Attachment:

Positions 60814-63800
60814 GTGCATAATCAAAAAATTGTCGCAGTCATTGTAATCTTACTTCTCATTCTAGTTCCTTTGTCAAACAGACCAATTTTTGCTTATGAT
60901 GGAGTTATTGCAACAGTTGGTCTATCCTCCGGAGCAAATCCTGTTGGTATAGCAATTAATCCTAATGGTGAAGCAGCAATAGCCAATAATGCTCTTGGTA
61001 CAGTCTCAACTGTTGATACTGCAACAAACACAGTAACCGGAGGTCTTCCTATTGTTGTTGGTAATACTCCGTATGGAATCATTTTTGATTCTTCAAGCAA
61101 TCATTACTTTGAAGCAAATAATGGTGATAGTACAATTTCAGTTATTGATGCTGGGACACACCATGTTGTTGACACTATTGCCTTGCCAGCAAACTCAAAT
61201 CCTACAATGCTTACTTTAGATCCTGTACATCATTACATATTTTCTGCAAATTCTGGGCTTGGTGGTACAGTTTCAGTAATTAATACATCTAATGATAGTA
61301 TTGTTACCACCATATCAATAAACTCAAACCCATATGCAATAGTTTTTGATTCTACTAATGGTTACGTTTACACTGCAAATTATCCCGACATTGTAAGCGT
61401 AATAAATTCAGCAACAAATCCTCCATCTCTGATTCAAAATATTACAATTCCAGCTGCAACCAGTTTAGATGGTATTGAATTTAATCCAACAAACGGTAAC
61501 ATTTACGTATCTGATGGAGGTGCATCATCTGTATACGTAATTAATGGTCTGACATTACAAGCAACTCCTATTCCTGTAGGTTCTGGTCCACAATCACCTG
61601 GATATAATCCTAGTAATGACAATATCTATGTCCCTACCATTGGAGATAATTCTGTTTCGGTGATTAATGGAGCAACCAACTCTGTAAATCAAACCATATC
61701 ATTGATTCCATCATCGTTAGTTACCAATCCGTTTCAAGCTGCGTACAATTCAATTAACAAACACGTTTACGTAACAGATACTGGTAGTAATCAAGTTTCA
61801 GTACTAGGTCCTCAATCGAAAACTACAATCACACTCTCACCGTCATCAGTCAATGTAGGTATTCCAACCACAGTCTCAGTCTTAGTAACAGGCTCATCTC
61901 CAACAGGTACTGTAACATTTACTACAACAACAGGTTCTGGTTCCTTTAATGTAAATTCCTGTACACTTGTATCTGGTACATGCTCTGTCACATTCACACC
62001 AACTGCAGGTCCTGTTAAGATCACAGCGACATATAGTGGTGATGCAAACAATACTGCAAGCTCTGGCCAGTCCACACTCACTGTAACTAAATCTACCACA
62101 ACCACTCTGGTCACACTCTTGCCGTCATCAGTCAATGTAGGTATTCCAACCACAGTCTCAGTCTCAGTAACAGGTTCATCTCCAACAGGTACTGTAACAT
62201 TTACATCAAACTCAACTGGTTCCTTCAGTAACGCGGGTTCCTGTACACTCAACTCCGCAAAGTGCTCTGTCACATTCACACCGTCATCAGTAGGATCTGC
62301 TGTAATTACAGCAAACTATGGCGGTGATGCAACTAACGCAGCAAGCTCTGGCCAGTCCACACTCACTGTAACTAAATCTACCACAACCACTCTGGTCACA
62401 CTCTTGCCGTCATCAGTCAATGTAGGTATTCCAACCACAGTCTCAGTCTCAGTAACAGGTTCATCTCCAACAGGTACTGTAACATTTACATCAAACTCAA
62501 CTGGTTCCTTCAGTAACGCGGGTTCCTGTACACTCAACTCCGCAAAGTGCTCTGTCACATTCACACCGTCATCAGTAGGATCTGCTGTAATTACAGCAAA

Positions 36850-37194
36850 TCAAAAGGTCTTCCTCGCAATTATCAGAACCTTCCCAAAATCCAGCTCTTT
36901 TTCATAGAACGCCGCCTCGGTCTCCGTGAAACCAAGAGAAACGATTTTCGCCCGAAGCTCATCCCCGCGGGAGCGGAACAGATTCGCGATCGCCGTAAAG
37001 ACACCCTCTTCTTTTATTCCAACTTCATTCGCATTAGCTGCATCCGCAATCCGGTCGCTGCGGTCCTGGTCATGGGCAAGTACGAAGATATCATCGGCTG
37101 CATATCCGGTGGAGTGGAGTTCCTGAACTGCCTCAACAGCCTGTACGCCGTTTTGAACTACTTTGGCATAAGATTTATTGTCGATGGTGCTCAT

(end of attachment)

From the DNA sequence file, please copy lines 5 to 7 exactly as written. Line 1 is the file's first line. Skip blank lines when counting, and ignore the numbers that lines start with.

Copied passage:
61101 TCATTACTTTGAAGCAAATAATGGTGATAGTACAATTTCAGTTATTGATGCTGGGACACACCATGTTGTTGACACTATTGCCTTGCCAGCAAACTCAAAT
61201 CCTACAATGCTTACTTTAGATCCTGTACATCATTACATATTTTCTGCAAATTCTGGGCTTGGTGGTACAGTTTCAGTAATTAATACATCTAATGATAGTA
61301 TTGTTACCACCATATCAATAAACTCAAACCCATATGCAATAGTTTTTGATTCTACTAATGGTTACGTTTACACTGCAAATTATCCCGACATTGTAAGCGT